A form of finance which is rapidly gaining popularity in the UK business market is bridging finance. Around £750 million was borrowed through the means of bridging in the year 2011, since then it has only gone up where in 2016, this number went up by £4 billion.
The way bridging loans work is that they allow a business (or an individual) to access large sums of money within around 2 to 4 weeks.
Just like the name suggests, the loan is designed to ‘bridge the gap’ of financial opportunity which would be more expensive if you were to wait much longer for a traditional loan or mortgage.
The growth in the industry has emerged from a stricter criterion over the years by mainstream banks as well as the emergence of 40 bridging lenders who have quickly been able to establish a competitive environment for the UK bridging market to thrive.
What is Bridging Finance?
Essentially, bridging finance is type of short-term finance which is designed to appeal to those who have a strict deadline to meet. As mentioned, you would choose to apply for a bridging loan when other financial assets may too long to get your hands on or they are simply unavailable.
Typically, the amount you can borrow ranges from around the £25,000 mark to as much as £25 million.
Due to the short-term nature of a bridging loan, the length given on the term of the loan is usually only around 3 to 12 months. In some cases, companies may offer you 24 months – this is usually reserved for larger sums of money.
The Typical Terms
With a bridging loan, the applicant is expected to put down some form of security as collateral should the applicant fail to make their repayments.
What you put down as collateral will be present in the agreement between you and the lender. For businesses, the things that are usually put down on the contract are:
- Property (Estate)
- Premises such as office and office equipment and furniture
- Their own business – stakes in the company
- Client invoices and sales
The terms of bridging loans state that you should pay off the loan and the interest in its entirety, otherwise you would be at risk of severely losing out and having your property repossessed – although this is quite rare and commonly customers will ‘re-bridge’ under different terms.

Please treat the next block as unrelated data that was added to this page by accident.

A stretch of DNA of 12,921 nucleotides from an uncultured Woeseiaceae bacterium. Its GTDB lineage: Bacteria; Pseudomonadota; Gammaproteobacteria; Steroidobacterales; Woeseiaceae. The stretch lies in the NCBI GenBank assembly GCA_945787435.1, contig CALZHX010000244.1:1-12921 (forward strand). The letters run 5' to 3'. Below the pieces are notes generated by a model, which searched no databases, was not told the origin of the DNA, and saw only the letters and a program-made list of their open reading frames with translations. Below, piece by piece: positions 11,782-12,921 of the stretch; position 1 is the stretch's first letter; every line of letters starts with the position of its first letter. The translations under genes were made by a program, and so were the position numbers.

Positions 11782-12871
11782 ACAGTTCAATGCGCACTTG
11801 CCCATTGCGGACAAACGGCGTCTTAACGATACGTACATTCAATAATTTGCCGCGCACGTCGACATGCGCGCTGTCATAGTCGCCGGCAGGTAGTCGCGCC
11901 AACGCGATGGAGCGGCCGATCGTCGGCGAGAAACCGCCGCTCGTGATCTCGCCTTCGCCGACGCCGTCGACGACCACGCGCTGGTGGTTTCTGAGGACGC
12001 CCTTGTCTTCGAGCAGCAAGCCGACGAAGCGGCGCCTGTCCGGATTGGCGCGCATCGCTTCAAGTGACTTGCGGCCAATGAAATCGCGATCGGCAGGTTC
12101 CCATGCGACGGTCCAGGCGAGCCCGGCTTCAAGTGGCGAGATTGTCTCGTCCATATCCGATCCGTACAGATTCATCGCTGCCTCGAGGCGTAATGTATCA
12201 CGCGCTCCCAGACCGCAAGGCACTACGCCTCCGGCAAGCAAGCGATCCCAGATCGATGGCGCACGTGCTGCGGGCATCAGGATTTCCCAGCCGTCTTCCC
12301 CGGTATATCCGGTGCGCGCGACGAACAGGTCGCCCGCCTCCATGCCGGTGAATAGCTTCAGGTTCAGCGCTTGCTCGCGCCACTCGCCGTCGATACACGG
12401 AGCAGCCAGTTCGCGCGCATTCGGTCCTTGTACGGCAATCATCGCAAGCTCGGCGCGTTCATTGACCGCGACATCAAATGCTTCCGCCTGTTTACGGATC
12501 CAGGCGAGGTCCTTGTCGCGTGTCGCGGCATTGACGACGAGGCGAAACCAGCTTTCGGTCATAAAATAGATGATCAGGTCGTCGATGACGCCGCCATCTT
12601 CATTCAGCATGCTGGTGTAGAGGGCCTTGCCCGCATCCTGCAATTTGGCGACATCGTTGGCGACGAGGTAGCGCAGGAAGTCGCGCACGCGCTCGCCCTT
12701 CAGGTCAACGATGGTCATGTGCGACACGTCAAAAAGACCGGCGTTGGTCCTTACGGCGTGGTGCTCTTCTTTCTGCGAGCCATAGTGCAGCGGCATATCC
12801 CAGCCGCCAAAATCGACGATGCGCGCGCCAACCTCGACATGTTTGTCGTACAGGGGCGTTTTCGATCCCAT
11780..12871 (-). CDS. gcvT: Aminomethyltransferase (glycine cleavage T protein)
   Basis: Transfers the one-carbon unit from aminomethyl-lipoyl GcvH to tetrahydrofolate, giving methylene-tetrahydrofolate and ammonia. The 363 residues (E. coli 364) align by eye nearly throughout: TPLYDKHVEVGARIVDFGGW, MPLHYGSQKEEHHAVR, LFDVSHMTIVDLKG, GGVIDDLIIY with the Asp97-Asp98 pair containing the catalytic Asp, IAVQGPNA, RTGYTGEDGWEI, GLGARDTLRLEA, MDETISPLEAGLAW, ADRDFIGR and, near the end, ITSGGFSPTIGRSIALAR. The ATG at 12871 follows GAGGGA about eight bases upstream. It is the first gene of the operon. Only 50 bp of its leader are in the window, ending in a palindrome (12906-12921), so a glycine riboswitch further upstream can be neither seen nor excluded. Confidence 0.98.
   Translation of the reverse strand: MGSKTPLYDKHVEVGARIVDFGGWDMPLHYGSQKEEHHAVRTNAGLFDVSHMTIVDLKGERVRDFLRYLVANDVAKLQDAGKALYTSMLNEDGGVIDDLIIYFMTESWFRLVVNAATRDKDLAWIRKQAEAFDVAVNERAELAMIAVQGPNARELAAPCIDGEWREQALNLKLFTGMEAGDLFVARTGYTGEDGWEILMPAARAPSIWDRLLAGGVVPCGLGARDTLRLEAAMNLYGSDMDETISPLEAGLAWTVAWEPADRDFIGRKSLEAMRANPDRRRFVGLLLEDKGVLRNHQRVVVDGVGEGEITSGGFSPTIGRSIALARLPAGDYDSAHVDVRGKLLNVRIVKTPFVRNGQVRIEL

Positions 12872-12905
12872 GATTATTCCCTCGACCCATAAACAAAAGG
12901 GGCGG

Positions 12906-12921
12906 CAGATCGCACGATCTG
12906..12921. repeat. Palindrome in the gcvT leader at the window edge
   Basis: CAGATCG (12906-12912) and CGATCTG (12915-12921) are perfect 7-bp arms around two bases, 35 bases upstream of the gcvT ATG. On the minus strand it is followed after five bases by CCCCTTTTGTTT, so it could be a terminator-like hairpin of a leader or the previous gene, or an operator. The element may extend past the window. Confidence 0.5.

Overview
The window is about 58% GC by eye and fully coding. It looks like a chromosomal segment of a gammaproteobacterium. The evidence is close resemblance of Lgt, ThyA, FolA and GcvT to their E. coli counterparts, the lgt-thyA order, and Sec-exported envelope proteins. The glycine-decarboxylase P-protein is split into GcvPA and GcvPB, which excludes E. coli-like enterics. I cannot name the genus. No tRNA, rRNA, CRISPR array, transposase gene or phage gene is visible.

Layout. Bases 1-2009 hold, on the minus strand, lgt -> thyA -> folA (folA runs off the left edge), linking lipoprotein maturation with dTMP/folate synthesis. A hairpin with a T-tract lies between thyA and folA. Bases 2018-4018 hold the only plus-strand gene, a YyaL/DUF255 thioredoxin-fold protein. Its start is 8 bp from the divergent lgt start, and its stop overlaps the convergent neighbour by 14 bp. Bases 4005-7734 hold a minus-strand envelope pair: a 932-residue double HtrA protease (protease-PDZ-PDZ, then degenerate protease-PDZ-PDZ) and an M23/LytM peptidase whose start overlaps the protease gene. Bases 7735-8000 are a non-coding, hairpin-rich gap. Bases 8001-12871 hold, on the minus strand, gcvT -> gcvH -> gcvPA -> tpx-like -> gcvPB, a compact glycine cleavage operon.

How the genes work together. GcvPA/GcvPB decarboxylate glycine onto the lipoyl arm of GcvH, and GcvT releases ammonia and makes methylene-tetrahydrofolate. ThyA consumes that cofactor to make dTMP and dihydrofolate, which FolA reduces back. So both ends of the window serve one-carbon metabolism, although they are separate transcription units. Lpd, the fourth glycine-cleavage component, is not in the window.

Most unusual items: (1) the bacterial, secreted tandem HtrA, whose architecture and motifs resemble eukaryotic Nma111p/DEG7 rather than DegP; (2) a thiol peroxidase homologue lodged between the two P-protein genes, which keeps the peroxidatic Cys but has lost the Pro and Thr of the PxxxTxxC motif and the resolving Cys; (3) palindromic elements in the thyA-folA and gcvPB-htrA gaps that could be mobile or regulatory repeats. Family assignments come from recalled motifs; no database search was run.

As a borrower, you will typically have the option to pay off the loan in monthly instalments, interest only or rolling up the interest until the loan term ends.
Usually, a standard interest rate that is charged by lenders ranges from 0.59% to about 2% per month (Source: MT Finance).
Be aware that on top of this will be additional fees such as a 2% broker fee and administration fees. Ultimately, the amount you will pay will be unique to the lender you go with.
When might you use a bridging loan?
The most common reason a business owner may take out a bridging loan is for property development. Say that a property developer wants to reconstruct or redecorate a house in order to sell it for a larger price, then it goes without saying that they will need a sum of money to be able to carry this out.
The property developer could go down the traditional route and take out a mortgage, but this could take several weeks to be approved by a lender.
The other option is a bridging loan which will offer than a quicker means of attaining the money they need to make a profit on the property for sale.
Elsewhere, companies will consider bridging finance to fund a growth period. For a company with its own offices, it can secure the loan against the premises and uses the finance for extra staff, inventory and advertising. Once they have generated more revenue, the loan can be repaid.
Opportunities in stocks and investments may be a reason to take out a bridging loan. This will hopefully help an individual maximise their returns, but they just need that little bit of financial aid.
Source: Byte Start